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post #9 of 28 Old 02-04-2007, 09:24 AM
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Nasty null @ 40Hz from the measurement position. For comparisions run a couple of plots from different locations in the room.

Do you still have your SVS? If so, as a test, place it at the back of the room and run both subs at the same time and retest.
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post #10 of 28 Old 02-04-2007, 10:30 AM
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Porting wouldn't fix anything above 20hz, but it would help extend solid response below it without needing to use any EQ boosting. With four 18" drivers and large enclosures, you could get away with a really low tuning.
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post #11 of 28 Old 02-04-2007, 10:45 AM
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Hi ebr,

You might also double check your correction curve for the RS meter you have. I'm wondering if your receiver or pre-pro has a high pass in the 20Hz range that you aren't aware of. In a closed room I'd expect a less severe roll of below 20Hz, but leaks could cause this as well.

That said, the response is plenty workable. I would suggest some further experimentation with filters on the 16-35Hz range. I would look to see if you can get a smoother, more rounded resulting curve. Try stacking a couple filters. I would start by cutting about 6dB from the peak in the upper 20s trying to smooth the response into the mound in that general region. You may need to closely spaced filters set to either side of the peak with 3-4dB of cut to best match the shape.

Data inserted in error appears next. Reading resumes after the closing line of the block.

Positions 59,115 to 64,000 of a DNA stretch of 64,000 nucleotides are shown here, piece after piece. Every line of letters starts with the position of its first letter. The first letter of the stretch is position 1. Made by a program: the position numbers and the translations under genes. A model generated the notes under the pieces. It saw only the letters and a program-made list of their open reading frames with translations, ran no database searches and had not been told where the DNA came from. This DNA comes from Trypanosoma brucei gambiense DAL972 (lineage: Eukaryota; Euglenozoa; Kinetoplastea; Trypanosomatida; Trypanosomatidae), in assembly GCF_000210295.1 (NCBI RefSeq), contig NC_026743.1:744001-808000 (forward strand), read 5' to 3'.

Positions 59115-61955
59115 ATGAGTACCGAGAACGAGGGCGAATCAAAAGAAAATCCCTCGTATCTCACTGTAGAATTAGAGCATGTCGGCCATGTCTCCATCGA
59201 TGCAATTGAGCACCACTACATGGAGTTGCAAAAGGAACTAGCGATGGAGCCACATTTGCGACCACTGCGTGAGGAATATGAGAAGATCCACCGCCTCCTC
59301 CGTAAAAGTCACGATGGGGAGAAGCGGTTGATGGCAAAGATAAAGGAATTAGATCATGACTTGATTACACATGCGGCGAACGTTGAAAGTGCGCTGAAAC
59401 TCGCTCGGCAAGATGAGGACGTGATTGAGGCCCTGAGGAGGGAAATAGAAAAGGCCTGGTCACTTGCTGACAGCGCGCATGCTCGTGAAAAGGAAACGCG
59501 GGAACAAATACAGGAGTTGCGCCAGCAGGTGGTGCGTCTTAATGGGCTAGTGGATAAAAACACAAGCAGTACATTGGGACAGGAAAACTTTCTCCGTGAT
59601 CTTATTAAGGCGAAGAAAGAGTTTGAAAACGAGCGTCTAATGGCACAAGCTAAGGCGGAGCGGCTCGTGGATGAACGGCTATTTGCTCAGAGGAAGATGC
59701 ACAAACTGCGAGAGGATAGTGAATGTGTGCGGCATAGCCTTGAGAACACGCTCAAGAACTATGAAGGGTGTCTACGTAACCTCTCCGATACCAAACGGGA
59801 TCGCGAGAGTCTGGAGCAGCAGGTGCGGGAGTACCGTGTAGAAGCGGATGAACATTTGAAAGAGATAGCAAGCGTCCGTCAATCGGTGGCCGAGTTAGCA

The next question is if this measurement is through the pre-pro and internal low pass filter, or direct into the BFD? You should be measuring through the pre-pro, and you should take measurements with and without the center channel, and then check the L&R. By sending the same signal to the L & R analog inputs on the pre-pro while in a DPL (cinema) mode, the signal will go to the center channel. It looks to me like you probably have to abrupt a roll off to the top end of the subwoofer's response, but "correct" is entirely dependent on what the center channel and the L&R are doing. The >55Hz range you have cut is precisely where a significant portion of the "kick/punch" you are describing lives.

Depending on if your measurement includes the low pass of the pre-pro I would probably suggest starting with first smoothing the dominant peak, and then set one or two very wide filters in the 50-90Hz range that you can use to tilt the entire response downward slightly and lessen the roll off from 16Hz to 10Hz similar to what you have already done on your own. If the measurement shown is through the pre-pro and low pass, you want to also add a filter up around 200Hz to kill the high frequency peaking in the response.

I would leave the 40Hz null to the end. You can't do much with that via EQ. You can either put a shallow EQ in that range after everything else is shaped to pull up the energy 2-4dB, or if you find that elsewhere in the room that null turns to a big peak, put a very narrow notch centered right on that frequency.

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post #12 of 28 Old 02-04-2007, 02:49 PM - Thread Starter